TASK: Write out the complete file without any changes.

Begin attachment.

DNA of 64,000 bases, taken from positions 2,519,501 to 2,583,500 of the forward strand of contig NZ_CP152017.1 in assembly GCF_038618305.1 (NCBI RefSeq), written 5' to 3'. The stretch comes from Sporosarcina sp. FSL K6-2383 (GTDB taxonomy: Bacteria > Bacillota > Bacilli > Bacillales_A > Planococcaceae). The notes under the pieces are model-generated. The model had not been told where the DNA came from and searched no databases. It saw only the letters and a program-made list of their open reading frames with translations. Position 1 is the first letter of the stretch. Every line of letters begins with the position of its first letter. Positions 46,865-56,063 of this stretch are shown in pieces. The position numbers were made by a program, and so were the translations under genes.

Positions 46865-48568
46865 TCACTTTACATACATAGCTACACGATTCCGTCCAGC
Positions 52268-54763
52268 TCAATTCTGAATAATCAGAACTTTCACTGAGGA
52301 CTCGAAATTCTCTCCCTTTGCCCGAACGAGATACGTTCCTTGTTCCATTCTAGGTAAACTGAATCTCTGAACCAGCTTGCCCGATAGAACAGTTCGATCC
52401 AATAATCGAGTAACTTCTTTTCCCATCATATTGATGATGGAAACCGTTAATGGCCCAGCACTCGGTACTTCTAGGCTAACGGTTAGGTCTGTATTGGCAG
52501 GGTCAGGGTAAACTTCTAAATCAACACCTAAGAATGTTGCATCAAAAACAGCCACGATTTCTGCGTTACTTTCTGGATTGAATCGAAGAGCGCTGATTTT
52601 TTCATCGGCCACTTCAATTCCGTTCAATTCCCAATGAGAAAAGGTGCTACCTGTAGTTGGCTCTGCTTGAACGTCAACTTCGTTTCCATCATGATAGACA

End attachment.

DNA of 64,000 bases, taken from positions 2,519,501 to 2,583,500 of the forward strand of contig NZ_CP152017.1 in assembly GCF_038618305.1 (NCBI RefSeq), written 5' to 3'. The stretch comes from Sporosarcina sp. FSL K6-2383 (GTDB taxonomy: Bacteria > Bacillota > Bacilli > Bacillales_A > Planococcaceae). The notes under the pieces are model-generated. The model had not been told where the DNA came from and searched no databases. It saw only the letters and a program-made list of their open reading frames with translations. Position 1 is the first letter of the stretch. Every line of letters begins with the position of its first letter. Positions 46,865-56,063 of this stretch are shown in pieces. The position numbers were made by a program, and so were the translations under genes.

Positions 46865-48568
46865 TCACTTTACATACATAGCTACACGATTCCGTCCAGC
Positions 52268-54763
52268 TCAATTCTGAATAATCAGAACTTTCACTGAGGA
52301 CTCGAAATTCTCTCCCTTTGCCCGAACGAGATACGTTCCTTGTTCCATTCTAGGTAAACTGAATCTCTGAACCAGCTTGCCCGATAGAACAGTTCGATCC
52401 AATAATCGAGTAACTTCTTTTCCCATCATATTGATGATGGAAACCGTTAATGGCCCAGCACTCGGTACTTCTAGGCTAACGGTTAGGTCTGTATTGGCAG
52501 GGTCAGGGTAAACTTCTAAATCAACACCTAAGAATGTTGCATCAAAAACAGCCACGATTTCTGCGTTACTTTCTGGATTGAATCGAAGAGCGCTGATTTT
52601 TTCATCGGCCACTTCAATTCCGTTCAATTCCCAATGAGAAAAGGTGCTACCTGTAGTTGGCTCTGCTTGAACGTCAACTTCGTTTCCATCATGATAGACA